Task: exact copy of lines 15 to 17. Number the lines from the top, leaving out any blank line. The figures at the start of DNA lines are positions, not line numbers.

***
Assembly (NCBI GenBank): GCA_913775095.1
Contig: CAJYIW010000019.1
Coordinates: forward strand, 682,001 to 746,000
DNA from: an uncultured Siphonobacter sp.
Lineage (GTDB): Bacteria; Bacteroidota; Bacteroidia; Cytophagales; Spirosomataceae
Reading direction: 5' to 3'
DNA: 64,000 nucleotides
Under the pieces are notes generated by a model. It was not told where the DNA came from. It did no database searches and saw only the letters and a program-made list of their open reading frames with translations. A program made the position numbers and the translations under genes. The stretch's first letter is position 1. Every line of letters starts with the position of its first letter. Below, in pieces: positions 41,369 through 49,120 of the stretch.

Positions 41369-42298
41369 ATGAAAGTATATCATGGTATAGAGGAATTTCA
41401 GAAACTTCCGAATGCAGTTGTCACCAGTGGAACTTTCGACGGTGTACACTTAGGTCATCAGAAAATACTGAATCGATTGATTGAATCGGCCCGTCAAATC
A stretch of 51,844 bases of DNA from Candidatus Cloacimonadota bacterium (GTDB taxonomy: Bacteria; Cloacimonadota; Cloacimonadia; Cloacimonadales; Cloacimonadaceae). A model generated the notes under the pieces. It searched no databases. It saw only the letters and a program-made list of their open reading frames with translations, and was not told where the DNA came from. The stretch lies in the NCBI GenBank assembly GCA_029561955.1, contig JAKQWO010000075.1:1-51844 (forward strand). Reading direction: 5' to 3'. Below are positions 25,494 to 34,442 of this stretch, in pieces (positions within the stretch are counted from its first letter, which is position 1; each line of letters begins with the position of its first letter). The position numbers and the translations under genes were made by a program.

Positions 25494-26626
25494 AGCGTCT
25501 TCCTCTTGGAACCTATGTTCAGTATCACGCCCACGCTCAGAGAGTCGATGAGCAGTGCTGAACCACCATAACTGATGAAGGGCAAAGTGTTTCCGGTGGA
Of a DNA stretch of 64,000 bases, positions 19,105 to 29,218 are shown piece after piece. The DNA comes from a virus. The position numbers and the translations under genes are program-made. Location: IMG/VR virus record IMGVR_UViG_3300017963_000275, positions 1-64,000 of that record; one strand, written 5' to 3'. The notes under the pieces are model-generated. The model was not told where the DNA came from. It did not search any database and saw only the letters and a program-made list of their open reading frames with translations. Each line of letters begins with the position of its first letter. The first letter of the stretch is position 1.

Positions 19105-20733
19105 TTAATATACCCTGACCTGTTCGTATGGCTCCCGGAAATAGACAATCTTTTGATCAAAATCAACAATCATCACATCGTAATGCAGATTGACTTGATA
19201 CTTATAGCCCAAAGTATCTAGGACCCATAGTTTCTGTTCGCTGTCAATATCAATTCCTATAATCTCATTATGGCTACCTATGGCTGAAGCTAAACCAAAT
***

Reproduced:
25501 TCCTCTTGGAACCTATGTTCAGTATCACGCCCACGCTCAGAGAGTCGATGAGCAGTGCTGAACCACCATAACTGATGAAGGGCAAAGTGTTTCCGGTGGA
Of a DNA stretch of 64,000 bases, positions 19,105 to 29,218 are shown piece after piece. The DNA comes from a virus. The position numbers and the translations under genes are program-made. Location: IMG/VR virus record IMGVR_UViG_3300017963_000275, positions 1-64,000 of that record; one strand, written 5' to 3'. The notes under the pieces are model-generated. The model was not told where the DNA came from. It did not search any database and saw only the letters and a program-made list of their open reading frames with translations. Each line of letters begins with the position of its first letter. The first letter of the stretch is position 1.

Positions 19105-20733